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Overrun With Snakes, Florida Looks to Bounty Hunters

Unrolling the skin of a 17-foot Burmese python at a congressional hearing Wednesday, Sen. Bill Nelson (D) of Florida focused America’s attention on the biggest invader on the continent, saying it’s only a matter of time until one of the 150,000 suspected pythons in south Florida nabs a tourist.

But of all the ideas floated to get a grip on pythons and other exotic imports creeping and crawling through America’s undergrowth, only one stands out to Florida snake experts as having a real impact: bounty hunters.

“Right now, the alligators are losing battles with exotic pythons, but python skins and meat aren’t worth anything. You’ve got to give incentives for guys to go hunt them. That’s what it’s going to take,” says Patrick Barry, owner of Wildlife Removal Services in Fort Lauderdale, Fla.

Two weeks before a toddler was killed in Florida on July 1 — the 12th known python casualty in US history — Mr. Barry was called to a scene where a nine-foot-long pet python had been on its way into a kiddie pool occupied by two toddlers before the parents spotted it.

“I don’t know if the snake escaped or some guy let it loose,” says Barry.

Among a variety of proposed measures, Congress is looking to create one port of entry for exotics, but it’s not clear if that will have a measurable impact on the trade. Pet smuggling, after all, is second only to drug smuggling in the international black market.


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Tremors at San Andreas Fault

Scientists have detected a spike in underground rumblings on a section of California’s San Andreas Fault that produced a magnitude-7.8 earthquake in 1857.

What these mysterious vibrations say about future earthquakes is far from certain. But some think the deep tremors suggest underground stress may be building up faster than expected and may indicate an increased risk of a major temblor.

Researchers at the University of California, Berkeley, monitored seismic activity on the fault’s central section between July 2001 and February 2009 and recorded more than 2,000 tremors. The tremors lasted mere minutes to nearly half an hour.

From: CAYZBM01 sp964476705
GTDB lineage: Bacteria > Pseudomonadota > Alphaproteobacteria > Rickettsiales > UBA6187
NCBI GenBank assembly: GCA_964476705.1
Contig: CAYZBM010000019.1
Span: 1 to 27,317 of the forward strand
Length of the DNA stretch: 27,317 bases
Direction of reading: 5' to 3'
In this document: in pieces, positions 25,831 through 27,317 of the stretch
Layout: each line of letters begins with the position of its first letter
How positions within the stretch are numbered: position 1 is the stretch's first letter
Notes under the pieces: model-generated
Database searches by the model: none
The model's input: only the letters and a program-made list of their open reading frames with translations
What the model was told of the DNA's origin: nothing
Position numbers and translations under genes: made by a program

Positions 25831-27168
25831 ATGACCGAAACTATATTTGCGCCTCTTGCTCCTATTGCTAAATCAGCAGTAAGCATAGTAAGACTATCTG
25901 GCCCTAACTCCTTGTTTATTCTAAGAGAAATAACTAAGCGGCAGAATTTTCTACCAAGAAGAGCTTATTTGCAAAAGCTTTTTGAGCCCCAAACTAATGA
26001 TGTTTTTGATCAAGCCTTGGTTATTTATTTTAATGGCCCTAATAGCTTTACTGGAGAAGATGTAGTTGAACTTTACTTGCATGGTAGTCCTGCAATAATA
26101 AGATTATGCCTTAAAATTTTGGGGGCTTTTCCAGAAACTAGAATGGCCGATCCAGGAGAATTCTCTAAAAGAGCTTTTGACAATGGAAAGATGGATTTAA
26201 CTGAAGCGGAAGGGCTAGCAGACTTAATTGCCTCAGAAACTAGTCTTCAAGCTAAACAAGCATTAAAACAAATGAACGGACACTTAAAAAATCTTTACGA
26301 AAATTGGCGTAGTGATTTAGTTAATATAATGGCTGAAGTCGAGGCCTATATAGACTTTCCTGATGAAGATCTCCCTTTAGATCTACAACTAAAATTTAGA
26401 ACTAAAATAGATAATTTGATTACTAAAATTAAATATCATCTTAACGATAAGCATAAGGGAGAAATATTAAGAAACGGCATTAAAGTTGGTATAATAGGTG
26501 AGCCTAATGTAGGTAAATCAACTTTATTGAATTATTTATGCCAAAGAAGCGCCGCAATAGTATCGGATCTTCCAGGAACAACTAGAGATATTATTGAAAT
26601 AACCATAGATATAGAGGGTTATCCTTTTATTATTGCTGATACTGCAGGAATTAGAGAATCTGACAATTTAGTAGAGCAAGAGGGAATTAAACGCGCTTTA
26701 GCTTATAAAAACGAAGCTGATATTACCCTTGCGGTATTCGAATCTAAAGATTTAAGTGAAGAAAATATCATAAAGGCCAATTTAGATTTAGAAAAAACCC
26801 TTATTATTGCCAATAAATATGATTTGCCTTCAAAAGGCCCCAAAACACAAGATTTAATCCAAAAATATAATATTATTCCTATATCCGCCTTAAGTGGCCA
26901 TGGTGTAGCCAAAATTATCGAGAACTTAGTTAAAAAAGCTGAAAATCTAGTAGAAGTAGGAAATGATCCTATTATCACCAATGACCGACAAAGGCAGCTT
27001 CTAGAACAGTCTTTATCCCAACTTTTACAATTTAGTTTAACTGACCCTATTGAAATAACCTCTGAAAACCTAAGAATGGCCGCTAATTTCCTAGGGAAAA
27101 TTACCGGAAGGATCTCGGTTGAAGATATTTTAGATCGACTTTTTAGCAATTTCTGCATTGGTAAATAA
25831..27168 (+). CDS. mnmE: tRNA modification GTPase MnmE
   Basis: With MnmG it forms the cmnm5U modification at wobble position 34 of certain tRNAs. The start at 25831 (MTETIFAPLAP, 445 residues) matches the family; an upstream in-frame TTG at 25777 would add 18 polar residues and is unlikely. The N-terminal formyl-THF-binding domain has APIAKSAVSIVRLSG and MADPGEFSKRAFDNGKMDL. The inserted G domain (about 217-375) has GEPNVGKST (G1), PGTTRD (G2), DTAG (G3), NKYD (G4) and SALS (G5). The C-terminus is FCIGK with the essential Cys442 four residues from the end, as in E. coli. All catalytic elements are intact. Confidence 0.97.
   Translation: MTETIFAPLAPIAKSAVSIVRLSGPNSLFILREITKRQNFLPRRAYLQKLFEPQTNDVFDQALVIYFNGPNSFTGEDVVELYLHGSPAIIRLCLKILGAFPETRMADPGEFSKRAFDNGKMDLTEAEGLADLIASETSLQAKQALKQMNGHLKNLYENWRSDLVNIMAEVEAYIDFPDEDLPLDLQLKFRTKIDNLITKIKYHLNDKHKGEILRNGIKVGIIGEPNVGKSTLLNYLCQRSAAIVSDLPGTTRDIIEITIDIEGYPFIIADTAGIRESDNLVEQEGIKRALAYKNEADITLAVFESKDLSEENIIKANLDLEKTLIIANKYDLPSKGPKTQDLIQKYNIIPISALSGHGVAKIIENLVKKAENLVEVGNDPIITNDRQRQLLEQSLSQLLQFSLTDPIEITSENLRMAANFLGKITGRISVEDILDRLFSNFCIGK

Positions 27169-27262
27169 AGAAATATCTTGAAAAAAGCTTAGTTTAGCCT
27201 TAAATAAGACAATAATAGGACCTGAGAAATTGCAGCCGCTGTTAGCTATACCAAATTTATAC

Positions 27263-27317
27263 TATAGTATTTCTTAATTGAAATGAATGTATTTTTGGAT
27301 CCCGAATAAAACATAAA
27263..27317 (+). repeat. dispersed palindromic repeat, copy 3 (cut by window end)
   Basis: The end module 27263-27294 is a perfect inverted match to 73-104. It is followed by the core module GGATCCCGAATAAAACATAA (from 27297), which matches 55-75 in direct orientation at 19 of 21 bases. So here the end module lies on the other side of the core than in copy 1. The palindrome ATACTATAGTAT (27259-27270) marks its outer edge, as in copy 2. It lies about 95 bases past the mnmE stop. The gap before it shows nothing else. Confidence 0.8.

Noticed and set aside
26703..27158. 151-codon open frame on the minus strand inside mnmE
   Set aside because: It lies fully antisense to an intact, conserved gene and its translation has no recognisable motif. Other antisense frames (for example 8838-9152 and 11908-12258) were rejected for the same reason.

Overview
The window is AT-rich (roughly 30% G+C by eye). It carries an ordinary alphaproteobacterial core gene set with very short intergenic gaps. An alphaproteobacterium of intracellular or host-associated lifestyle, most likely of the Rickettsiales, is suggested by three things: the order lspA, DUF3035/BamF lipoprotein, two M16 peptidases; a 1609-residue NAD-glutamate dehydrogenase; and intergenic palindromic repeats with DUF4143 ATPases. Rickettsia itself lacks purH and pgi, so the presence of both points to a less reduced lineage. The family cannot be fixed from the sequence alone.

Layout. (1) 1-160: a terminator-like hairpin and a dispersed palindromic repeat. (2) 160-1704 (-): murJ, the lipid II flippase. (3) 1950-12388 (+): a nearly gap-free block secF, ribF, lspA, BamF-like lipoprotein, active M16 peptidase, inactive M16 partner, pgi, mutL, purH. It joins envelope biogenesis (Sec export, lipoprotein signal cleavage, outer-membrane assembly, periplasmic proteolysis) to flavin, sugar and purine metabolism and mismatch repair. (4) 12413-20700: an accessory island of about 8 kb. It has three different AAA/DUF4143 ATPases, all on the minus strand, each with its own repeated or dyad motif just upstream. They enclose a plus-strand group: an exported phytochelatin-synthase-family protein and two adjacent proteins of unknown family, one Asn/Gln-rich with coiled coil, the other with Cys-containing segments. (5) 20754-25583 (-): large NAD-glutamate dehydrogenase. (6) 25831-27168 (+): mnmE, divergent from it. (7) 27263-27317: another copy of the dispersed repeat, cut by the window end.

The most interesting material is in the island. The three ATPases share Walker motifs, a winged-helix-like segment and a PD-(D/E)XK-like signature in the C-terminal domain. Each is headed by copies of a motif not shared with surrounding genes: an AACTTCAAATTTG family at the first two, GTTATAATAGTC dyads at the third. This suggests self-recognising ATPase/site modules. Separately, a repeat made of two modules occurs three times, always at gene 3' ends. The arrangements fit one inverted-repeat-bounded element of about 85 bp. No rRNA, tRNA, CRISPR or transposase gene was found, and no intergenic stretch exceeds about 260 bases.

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Up to 10,000 Illinois Prisoners May be Released

There are plans to layoff 1,000 corrections workers at Stateville Prison.

Up to 10,000 convicted criminals could soon be released early from prisons across Illinois. It’s all because of the state’s budget mess. Gov. Pat Quinn says cutting those prisoners loose could save more than $100 million.

CBS 2 Political Editor Mike Flannery reports that some people are worried. They don’t want to pay higher taxes. And they don’t want these prison reductions set for Sept. 30, either.

“Oh, my God. I don’t agree with that at all,” one woman said. “They can pull money out of some other things.”

The proposed prisoner release stems from plans to lay off more than 1,000 corrections workers at Stateville Prison and a half-dozen facilities downstate.

The state’s making a list of thousands of so-called non-violent inmates with less than one year left to serve who could be released early. The governor says it could save taxpayers $125 million.

But some don’t like the idea.

“I don’t like that at all,” a woman said. “You know, because I think people have been placed there for a reason.”

“If you cut the prison guards, that’s gonna just about give the prisoners control of the jails,” a man said. “Which will make that job very hazardous, more so than what it is.”

Critics say Pat Quinn does not have authority to release thousands of Illinois inmates early.

“I don’t like it. I threw a lot of those guys in prison back in the ‘90s, and they probably, a number of them, belong there,” said Ill. Rep. Jim Durkin. “Public safety? Not the place to cut…


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US State Department Under Cyberattack for Fourth Day

According to computer security experts, a dozen US government websites, including those of the White House, Pentagon and State Department, were targeted in a coordinated cyberattack which also struck sites in South Korea.

South Korean lawmakers were quoted as saying Wednesday that South Korea’s intelligence service believes North Korea or its sympathizers may have staged the attack.

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Why I’m Thankful for George W. Bush

By Ken Russell